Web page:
The encounters are certainly of the queer and curious kind in the new production Curious Queer Encounters at 7 Stages through May 14. The unusual show, part of an ongoing series, presents seven interactive works by various Atlanta-based artists and ensembles, all curated by 7 Stages artistic director Michael Haverty. In this go-round, all the works are related to the theme of queer identity.
The performances don’t just appear on the main stage, nor are they confined to the smaller black box space in back. Instead they sprawl throughout the entire venue and even beyond it onto Euclid Avenue outside. Viewers encounter performances in the lobby, backstage, in the dressing rooms and in the halls.
A great deal of the fun and energy of experiencing the production derives from its sense of exploration and discovery. A topsy-turvy, slightly spooky, fun-house playfulness pervades the whole arrangement, making for an evening that seems, by turns, exciting, silly, dangerous, sexy and decidedly strange.
The bar at the adjacent Java Lords Cafe is open and easily accessible throughout the show, and some theater patrons seemed to enjoy walking through Curious Queer Encounters with a drink in hand. This isn’t a plug for the business; I just think they had precisely the right idea.
Two of the most aesthetically inventive and well-executed pieces — Jim Grimsley’s Changing Room directed by Heidi S. Howard and Activation directed by Michael Haverty — are almost claustrophobic in their sense of intimacy, but the strangeness of their unfolding imagery is totally captivating.
Short films by Matthew Terrell are certainly some of the strongest and most memorable work in the show, but, by nature, film is too static for this particular setting, and the aesthetic of the films themselves — stark, personal, autobiographical, narrative, confessional — seems somehow at odds with the more performative, fantastical and imagistic strategies of Curious Queer Encounter’s other pieces.
Terrell’s short films do, however, contrast intriguingly with the interspersed archival short films of Dick Richards, who captured the Atlanta gay and punk scenes of the ’80s and ’90s. If Richards’ lost gay world is celebratory, giddy, communal, Terrell’s present one is radioactively anxious, inward-looking, solitary. Artist Lavonia Elberton mashes up religious iconography with drag in a classically Southern gothic performance that’s part Mary Magdalene, part John the Baptist, part New Age sermon.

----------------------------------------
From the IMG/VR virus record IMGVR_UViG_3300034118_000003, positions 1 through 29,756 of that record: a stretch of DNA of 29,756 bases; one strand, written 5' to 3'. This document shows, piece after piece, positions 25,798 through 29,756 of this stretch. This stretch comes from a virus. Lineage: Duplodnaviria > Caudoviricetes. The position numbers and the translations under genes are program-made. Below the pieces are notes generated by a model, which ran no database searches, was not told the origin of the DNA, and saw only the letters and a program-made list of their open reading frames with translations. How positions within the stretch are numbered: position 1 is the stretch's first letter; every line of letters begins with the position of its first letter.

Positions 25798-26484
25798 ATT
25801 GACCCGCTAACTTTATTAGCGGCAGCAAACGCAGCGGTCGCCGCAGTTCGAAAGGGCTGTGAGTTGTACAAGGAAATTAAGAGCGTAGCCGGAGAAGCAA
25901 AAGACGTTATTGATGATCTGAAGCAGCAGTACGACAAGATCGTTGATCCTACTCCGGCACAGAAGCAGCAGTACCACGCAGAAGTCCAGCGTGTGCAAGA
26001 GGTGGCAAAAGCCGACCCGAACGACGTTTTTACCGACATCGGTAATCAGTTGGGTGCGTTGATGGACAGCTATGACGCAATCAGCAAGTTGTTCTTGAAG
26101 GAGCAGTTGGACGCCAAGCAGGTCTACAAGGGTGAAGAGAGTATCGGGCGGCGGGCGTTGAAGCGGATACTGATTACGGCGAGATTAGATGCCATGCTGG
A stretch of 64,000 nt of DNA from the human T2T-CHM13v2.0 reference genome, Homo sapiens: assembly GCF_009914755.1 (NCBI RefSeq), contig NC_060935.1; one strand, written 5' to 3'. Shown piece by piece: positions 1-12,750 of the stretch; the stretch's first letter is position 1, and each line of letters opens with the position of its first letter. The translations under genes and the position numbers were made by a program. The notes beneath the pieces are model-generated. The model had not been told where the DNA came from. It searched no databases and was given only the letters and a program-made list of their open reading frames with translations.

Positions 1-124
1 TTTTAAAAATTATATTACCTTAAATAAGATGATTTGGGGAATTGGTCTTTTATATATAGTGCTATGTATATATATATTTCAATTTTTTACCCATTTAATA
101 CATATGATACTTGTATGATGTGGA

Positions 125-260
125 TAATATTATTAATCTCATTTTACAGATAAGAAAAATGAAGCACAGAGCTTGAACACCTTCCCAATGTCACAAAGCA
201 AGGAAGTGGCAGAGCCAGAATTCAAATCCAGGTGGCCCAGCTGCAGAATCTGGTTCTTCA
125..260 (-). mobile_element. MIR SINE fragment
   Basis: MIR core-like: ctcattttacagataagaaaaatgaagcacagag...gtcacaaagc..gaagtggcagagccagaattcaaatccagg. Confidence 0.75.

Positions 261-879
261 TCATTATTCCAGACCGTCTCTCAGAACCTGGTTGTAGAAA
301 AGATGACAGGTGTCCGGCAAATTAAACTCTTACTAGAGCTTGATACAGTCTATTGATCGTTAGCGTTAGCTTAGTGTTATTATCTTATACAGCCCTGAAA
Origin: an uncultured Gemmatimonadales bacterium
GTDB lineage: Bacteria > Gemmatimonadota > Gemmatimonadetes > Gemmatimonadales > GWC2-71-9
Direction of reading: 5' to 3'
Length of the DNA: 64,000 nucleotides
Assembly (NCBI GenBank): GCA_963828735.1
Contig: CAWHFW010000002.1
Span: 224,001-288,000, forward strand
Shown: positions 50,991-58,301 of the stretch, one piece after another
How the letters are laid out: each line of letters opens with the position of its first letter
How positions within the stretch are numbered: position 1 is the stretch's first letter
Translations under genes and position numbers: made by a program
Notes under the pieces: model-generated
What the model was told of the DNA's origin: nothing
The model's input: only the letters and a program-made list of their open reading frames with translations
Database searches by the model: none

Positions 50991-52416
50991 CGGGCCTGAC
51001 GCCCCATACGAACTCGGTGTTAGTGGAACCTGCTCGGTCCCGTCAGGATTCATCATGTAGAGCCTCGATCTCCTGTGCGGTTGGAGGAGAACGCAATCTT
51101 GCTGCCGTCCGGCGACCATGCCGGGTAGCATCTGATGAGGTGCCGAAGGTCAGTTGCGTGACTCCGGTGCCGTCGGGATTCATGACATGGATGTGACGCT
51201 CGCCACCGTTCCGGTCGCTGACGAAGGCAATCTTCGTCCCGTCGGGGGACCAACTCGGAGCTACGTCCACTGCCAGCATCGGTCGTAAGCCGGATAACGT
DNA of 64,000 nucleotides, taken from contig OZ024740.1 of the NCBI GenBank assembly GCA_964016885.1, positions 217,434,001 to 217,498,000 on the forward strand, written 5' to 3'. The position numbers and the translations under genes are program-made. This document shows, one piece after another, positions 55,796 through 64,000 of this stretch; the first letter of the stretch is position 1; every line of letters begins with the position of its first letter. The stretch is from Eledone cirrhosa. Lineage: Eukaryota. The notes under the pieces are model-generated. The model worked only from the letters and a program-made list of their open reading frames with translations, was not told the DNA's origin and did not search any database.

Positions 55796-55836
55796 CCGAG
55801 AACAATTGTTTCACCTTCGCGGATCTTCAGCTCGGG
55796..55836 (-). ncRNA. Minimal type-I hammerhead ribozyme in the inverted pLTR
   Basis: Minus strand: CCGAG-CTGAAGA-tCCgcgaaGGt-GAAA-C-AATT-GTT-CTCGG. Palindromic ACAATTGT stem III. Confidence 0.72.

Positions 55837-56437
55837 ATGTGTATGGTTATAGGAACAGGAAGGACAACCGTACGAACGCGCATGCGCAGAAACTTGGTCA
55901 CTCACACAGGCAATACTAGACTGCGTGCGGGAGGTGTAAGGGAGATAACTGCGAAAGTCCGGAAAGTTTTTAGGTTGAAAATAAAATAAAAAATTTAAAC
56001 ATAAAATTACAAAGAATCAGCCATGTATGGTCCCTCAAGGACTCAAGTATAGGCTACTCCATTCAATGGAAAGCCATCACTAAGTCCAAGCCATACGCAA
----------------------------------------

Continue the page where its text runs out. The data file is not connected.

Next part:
Overall, the various works are totally distinct from each other, and that very quality, which often plays out as a strength, can also play out as a weakness. Many of the show’s powerful images and aesthetic environments feel incomplete or inconclusive on their own, and that frustrating aspect of the works is amplified, rather than diminished, by placing them together. Most of the pieces are abstract and suggest situations or environments rather than deepen into narrative; it cumulatively creates an overarching sense of jumbled haphazardness. Compounding this is the fact that getting from one performance to another, though not outrageously difficult, isn’t always intuitive; sometimes it’s hard to tell where one work ends and another begins.
In Curious Queer Encounters, there’s no plot or story per se, and no gasp-inducing surprises or scares, but still the works show a powerful sense of slightly spooky, exploratory play. Our encounters with mysterious things tend to leave only fleeting traces behind, remembered images and unresolved, unsettled feelings. Even if this effect doesn’t entirely satisfy as theater, the work in Curious Queer Encounters is still bound to haunt and linger in the mind.